72     (5)  The Legislature finds that access to quality health
73care at public teaching hospitals is enhanced when public
74teaching hospitals affiliate and coordinate their common
75endeavors with medical schools. The existing definition of a
76teaching hospital in s. 408.07, Florida Statutes, contemplates
77such affiliations between teaching hospitals and accredited
78medical schools in this state. These affiliations are an
79integral part of the delivery of more efficient and economical
80health care services to patients in public teaching hospitals by
81offering a single, high quality of care to all patients
82regardless of income. These affiliations also provide quality
83graduate medical education programs to resident physicians who
84provide patient services at public teaching hospitals. These
85affiliations ensure continued access to quality, comprehensive
86health care services for residents of this state and, therefore,
87should be encouraged in order to maintain and expand such
89     (6)(a)  The Legislature finds that s. 381.0403, Florida
90Statutes, "The Community Hospital Education Act" (CHEP),
91established programs "intended to provide additional outpatient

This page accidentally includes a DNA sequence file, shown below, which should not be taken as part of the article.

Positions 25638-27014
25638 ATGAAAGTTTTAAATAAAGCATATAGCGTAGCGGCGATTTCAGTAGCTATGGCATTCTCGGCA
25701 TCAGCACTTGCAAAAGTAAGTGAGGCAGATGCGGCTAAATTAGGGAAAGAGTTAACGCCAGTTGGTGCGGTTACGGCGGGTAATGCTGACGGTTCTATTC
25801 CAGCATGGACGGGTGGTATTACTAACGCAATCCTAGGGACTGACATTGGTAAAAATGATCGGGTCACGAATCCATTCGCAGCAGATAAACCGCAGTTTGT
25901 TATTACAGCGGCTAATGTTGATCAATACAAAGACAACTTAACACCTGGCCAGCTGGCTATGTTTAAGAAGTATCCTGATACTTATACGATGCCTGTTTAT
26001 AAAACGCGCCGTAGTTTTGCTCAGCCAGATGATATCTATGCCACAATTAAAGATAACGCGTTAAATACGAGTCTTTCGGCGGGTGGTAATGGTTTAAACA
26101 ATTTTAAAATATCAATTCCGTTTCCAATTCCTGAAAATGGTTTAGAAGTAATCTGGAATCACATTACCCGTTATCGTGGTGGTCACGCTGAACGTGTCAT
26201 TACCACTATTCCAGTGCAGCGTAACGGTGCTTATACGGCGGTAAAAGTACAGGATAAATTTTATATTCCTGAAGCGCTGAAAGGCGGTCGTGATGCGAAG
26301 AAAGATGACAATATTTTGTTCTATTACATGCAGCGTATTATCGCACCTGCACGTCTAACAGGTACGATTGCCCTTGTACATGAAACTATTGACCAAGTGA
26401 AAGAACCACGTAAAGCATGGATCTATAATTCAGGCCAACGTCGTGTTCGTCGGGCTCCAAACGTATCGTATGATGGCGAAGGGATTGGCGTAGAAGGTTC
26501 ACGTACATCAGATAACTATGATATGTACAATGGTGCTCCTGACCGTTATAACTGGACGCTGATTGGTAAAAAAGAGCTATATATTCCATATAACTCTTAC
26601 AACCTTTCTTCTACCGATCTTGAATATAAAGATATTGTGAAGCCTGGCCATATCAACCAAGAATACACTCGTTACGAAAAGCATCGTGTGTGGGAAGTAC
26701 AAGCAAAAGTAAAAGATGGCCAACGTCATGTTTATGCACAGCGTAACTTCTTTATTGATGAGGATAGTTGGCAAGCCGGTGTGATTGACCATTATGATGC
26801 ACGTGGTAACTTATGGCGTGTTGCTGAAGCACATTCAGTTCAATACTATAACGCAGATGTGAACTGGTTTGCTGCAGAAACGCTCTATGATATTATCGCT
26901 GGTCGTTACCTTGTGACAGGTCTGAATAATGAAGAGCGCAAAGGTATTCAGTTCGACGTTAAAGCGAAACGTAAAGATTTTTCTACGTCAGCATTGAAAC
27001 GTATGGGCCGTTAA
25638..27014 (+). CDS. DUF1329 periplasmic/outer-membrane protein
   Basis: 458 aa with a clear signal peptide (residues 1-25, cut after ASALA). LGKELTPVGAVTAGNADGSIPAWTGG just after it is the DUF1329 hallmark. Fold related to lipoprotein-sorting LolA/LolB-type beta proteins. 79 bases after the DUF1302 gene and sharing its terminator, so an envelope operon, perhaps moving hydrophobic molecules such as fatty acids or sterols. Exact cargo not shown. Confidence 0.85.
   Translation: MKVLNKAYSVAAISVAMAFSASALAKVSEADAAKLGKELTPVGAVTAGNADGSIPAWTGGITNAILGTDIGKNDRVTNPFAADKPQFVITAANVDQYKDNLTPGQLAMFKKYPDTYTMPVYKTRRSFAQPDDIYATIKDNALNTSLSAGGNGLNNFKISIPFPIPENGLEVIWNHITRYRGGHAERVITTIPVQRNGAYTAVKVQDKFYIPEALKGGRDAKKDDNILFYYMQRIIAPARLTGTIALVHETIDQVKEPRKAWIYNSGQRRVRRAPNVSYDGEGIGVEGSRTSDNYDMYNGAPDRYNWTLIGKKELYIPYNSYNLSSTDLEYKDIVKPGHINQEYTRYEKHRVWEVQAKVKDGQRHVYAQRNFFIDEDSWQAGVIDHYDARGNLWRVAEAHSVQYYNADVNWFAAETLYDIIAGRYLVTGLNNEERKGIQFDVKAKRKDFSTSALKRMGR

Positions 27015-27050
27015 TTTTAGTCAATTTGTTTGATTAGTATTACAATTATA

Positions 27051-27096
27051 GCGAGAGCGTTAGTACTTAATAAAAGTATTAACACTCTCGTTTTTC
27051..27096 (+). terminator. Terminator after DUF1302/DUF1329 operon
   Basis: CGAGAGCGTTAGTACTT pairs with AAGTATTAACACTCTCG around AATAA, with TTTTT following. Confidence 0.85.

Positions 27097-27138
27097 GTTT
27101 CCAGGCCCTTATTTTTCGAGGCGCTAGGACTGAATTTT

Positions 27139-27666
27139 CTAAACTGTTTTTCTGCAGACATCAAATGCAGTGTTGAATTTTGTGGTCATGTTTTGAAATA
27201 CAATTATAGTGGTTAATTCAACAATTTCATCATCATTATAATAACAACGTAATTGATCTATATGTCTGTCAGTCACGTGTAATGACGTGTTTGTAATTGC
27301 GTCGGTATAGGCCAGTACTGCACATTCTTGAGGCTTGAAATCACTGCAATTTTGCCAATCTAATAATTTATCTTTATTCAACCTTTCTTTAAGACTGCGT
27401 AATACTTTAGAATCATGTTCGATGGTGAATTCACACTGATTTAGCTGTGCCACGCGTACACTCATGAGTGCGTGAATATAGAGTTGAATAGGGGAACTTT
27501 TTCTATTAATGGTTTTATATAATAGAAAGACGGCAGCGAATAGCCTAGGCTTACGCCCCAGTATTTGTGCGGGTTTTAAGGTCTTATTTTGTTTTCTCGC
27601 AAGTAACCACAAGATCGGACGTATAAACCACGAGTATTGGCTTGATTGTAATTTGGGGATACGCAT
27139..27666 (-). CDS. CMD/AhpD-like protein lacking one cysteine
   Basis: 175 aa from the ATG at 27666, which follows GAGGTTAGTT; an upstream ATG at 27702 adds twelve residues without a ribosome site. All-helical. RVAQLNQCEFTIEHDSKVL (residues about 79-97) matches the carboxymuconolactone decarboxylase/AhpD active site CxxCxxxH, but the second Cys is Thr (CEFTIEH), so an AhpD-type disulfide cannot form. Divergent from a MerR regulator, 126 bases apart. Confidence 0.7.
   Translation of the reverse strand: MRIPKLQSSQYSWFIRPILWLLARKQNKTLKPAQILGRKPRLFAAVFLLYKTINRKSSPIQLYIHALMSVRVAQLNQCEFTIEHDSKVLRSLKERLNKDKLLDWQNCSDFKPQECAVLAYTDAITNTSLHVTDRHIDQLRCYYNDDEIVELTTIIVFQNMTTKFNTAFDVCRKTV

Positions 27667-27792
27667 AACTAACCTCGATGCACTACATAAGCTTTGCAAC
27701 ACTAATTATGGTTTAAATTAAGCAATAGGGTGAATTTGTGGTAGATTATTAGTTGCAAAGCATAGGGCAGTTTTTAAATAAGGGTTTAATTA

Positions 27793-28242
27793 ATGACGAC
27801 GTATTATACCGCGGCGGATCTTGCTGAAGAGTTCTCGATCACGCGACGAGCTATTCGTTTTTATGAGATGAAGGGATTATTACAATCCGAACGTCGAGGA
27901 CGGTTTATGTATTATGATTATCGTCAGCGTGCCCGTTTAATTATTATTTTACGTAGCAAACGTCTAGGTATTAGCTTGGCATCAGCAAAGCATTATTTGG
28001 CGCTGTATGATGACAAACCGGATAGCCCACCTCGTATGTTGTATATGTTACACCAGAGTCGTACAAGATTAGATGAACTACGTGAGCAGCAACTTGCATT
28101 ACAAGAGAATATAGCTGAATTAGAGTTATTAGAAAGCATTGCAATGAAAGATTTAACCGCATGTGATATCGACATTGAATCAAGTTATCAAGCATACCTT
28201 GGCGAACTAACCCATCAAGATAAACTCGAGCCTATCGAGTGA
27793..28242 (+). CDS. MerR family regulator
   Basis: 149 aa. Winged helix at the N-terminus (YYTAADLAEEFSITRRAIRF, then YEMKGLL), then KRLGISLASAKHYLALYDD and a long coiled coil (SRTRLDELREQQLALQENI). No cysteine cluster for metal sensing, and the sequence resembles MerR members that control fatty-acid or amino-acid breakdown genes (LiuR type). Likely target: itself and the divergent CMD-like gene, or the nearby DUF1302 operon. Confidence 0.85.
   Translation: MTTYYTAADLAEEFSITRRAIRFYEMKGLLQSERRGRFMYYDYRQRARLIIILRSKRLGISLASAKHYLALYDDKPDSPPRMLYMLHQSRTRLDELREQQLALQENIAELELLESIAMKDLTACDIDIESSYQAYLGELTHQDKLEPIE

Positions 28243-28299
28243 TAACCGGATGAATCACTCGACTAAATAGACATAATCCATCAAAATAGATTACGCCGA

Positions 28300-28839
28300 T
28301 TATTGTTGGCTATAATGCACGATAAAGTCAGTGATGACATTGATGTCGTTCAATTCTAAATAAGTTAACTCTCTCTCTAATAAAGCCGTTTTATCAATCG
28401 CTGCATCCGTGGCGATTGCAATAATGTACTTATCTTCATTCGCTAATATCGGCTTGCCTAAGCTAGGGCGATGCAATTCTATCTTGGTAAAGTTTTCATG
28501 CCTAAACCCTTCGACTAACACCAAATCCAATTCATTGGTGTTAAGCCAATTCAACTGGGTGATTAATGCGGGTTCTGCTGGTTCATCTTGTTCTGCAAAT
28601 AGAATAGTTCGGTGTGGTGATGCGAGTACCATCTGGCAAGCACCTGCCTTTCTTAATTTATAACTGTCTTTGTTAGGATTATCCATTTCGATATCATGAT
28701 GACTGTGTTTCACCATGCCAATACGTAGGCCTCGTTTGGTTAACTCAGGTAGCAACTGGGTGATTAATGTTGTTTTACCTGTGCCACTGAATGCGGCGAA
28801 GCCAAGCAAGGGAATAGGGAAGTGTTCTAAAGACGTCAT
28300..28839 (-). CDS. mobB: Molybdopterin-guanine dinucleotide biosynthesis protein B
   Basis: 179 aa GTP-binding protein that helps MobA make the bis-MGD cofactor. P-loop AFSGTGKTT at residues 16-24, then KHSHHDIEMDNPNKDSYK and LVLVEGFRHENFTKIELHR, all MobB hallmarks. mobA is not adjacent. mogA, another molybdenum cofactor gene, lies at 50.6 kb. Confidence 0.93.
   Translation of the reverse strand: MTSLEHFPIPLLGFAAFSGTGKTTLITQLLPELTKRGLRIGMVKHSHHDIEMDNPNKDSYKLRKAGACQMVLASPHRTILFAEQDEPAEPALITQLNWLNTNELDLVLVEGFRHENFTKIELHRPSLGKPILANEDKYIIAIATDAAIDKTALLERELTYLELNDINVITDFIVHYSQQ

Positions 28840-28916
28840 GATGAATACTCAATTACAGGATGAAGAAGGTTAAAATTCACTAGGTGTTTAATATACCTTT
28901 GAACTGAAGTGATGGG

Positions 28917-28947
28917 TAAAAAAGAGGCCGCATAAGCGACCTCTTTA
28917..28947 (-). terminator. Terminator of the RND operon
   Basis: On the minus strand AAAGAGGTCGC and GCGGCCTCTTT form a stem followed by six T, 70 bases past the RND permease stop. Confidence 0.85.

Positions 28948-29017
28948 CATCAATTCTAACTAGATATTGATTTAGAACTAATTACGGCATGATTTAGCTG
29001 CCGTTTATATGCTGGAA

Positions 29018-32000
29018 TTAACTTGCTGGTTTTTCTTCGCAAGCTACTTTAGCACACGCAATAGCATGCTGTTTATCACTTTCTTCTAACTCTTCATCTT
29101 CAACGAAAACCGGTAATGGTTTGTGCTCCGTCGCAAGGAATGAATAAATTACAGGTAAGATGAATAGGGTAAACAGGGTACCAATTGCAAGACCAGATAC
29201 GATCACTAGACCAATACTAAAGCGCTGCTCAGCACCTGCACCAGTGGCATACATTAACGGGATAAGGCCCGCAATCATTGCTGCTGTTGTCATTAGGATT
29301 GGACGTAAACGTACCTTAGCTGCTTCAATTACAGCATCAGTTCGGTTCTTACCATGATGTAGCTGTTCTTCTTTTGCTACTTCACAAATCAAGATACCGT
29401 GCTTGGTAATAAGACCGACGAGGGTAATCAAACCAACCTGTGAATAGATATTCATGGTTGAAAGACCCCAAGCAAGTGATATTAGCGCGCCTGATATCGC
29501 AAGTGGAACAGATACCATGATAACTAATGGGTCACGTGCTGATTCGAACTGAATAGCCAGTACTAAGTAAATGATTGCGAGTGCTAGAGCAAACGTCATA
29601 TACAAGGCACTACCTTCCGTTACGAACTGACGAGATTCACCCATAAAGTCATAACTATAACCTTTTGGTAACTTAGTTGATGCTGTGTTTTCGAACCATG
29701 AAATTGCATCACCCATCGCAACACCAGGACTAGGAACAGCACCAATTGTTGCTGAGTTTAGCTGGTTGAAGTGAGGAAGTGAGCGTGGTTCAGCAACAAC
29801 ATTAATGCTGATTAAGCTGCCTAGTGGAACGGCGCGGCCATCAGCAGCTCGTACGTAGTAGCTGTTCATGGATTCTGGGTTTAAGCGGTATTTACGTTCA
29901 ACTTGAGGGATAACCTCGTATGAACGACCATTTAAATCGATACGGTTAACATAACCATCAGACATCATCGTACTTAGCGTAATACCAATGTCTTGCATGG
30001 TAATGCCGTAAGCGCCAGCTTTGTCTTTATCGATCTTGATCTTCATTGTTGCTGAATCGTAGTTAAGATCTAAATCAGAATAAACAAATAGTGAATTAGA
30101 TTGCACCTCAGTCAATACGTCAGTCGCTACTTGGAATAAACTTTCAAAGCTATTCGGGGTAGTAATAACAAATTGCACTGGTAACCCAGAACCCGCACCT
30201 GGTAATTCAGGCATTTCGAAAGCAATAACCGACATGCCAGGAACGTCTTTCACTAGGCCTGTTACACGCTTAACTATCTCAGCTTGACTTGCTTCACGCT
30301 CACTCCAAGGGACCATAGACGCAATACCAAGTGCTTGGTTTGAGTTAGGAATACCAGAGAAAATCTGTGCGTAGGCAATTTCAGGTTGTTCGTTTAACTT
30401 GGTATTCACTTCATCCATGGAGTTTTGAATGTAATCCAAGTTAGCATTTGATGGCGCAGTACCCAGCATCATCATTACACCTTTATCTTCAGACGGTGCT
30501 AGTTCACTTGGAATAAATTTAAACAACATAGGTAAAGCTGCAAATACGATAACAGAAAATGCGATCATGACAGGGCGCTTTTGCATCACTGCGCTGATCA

92and inpatient services, a continuing supply of highly trained
93physicians, and graduate medical education." Section
94381.0403(9), Florida Statutes, before its amendment by chapter
952010-161, Laws of Florida, required the Executive Office of the
96Governor, the Department of Health, and the Agency for Health
97Care Administration to collaborate in the establishment of a
98committee to produce an annual report on graduate medical
99education which addressed the role of residents and medical
100faculty in the provision of health care; the relationship of
101graduate medical education to the state's physician workforce;
102the costs of training medical residents for hospitals, medical
103schools, teaching hospitals, including all hospital-medical